So while the idea of buying some lunar real estate might be fun, in order for these plots to be recognised as property there needs to be legal recognition by a superior authority such as a nation state. As states are not allowed to claim sovereign rights in outer space, landed property on the moon and planets will in all likelihood be outlawed.
Legal commentators are hopeful that states will remain loyal to the treaty and refrain from recognising or endorsing a private property claim. If there is a precedent, it lies at the bottom of the ocean. In 1974, the US government refused to recognise the exclusive mining rights of Deepsea Ventures to the seabed beyond the limits of national jurisdiction.
But all of these arguments are rather theoretical. If you just simply occupy a place and no one else can access or use it, aren’t you the de facto owner? Lawyers call this corporate possession (corpus possidendi) and it represents another reason why title deeds cannot be a legal proof of lunar ownership – no one is physically there. In order to possess something, both mind and body need to be involved. Intention alone is not sufficient; possession also requires a physical act.
The difficulty of physically establishing an act of possession on the moon should protect it from private development, but it seems technology is once again outsmarting the law. Back in the late 1990s commercial firm SpaceDev intended to land robotic prospectors on an asteroid to conduct experiments and claim it as private property. The project eventually ran out of funds and was shelved, but advocates of such “telepossession” point to cases of salvage companies claiming undersea wrecks as property after exploring them with robots. After all, if an undersea probe with a TV camera was all that was required to take possession of a (previously owned, earthly) shipwreck, why shouldn’t a space probe be enough to take possession of an unowned and unclaimed patch of celestial real estate?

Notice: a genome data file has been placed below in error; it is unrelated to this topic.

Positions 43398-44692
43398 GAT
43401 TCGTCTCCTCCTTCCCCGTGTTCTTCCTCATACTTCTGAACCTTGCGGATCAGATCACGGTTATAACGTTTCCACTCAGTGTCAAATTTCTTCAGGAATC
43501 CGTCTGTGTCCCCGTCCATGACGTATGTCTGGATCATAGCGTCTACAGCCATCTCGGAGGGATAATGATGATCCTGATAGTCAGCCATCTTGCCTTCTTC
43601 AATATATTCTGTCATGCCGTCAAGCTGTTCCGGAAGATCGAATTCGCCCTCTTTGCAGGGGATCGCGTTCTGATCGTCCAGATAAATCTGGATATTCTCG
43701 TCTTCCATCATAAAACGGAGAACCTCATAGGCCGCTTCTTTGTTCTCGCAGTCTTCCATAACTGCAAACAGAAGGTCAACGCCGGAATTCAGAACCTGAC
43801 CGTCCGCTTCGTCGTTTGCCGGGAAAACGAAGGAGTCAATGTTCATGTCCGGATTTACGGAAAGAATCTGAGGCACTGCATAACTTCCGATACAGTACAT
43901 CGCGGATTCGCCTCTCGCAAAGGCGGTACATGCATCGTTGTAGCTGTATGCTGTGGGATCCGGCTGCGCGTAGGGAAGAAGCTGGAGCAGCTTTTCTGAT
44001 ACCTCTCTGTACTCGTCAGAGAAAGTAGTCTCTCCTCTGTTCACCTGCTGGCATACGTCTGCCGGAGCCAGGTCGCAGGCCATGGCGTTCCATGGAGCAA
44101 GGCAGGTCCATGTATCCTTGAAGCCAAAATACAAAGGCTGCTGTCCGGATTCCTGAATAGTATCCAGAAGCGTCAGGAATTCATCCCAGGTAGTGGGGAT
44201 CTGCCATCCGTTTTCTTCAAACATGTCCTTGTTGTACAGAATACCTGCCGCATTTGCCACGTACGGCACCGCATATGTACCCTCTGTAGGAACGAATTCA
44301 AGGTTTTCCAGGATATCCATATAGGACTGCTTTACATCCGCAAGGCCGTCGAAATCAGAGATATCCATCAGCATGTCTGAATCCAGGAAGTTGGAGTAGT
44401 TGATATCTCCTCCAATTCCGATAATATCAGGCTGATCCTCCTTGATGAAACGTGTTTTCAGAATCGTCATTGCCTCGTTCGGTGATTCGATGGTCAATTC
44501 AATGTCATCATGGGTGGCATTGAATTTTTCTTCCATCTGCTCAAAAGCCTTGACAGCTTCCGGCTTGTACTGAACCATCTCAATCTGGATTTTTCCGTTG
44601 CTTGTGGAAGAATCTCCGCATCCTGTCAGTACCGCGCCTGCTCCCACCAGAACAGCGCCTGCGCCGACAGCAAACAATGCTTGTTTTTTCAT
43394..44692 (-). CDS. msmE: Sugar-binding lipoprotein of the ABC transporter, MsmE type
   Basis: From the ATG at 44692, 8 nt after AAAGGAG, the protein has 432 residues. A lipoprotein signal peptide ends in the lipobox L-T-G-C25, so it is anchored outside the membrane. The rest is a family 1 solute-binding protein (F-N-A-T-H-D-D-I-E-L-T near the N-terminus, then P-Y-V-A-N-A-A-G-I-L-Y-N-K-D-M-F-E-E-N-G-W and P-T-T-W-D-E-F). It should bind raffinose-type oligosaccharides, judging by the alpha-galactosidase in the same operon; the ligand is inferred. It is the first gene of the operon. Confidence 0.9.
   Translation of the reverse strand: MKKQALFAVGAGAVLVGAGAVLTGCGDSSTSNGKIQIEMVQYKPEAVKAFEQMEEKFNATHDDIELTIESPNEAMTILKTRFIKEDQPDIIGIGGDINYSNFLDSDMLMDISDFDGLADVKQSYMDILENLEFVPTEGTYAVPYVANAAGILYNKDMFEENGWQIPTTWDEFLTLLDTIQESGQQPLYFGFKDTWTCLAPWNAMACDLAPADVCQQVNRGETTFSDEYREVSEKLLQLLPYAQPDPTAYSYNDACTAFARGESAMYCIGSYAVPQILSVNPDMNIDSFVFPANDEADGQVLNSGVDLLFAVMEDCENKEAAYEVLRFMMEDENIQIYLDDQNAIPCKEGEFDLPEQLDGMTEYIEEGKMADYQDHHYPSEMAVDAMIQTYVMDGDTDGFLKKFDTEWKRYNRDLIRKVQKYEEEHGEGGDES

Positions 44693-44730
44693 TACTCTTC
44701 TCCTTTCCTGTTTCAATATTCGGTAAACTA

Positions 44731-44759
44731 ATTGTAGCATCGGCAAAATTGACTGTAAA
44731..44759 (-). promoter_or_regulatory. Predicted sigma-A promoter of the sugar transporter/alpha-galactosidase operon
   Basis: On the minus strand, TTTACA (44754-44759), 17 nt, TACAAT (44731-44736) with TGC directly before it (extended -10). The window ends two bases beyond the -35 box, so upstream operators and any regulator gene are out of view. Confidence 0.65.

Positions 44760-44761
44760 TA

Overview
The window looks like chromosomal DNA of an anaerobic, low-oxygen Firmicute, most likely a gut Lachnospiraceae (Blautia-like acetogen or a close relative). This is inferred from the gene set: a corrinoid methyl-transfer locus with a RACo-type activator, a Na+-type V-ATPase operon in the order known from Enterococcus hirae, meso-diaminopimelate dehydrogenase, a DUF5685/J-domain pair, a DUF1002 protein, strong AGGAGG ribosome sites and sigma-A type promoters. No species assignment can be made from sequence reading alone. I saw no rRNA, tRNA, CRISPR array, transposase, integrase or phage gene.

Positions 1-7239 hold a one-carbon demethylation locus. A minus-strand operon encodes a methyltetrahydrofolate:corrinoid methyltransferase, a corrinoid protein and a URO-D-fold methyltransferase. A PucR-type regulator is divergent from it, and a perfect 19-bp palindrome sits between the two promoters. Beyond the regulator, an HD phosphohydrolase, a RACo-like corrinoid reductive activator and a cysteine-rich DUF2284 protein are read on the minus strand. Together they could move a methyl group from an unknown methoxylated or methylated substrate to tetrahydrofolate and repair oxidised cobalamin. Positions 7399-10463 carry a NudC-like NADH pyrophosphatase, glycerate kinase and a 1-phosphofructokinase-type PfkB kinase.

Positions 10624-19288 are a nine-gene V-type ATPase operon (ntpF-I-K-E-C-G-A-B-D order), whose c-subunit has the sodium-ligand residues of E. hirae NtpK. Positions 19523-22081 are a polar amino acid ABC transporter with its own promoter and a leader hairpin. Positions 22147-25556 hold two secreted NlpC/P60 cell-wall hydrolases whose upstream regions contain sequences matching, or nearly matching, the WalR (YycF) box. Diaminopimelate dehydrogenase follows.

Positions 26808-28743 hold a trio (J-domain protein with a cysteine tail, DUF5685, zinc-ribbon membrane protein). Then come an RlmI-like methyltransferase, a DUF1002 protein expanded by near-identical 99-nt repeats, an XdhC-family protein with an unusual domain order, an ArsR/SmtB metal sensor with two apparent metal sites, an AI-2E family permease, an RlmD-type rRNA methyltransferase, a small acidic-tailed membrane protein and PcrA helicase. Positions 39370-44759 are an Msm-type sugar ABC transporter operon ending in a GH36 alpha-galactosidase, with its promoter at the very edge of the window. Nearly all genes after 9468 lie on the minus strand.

Though legal ownership of the moon or Mars is prohibited, the appropriation of material is a whole different matter. It looks like entrepreneurs could claim something like “enterprise rights” that allows them to explore and exploit natural resources in outer space.
I get the uncomfortable feeling of a déjà vu. Was it not Locke’s property theory that justified possession over nature and vacant land and eventually led to the colonisation of the Americas?
Let’s hope that the international community and individual states come to their senses before it’s too late and get to sign and ratify the Moon Agreement which might give us a little bit of hope that we can avoid another enclosure movement.
Recent conflicts over Ukraine, the South China Sea or Syria have raised talk of a “new era in geopolitics”. They may also rekindle the realisation that outer space should not become the next playground for conquest.
By Saskia Vermeylen, Lancaster University
Saskia Vermeylen receives funding from research councils.
This article was originally published on The Conversation.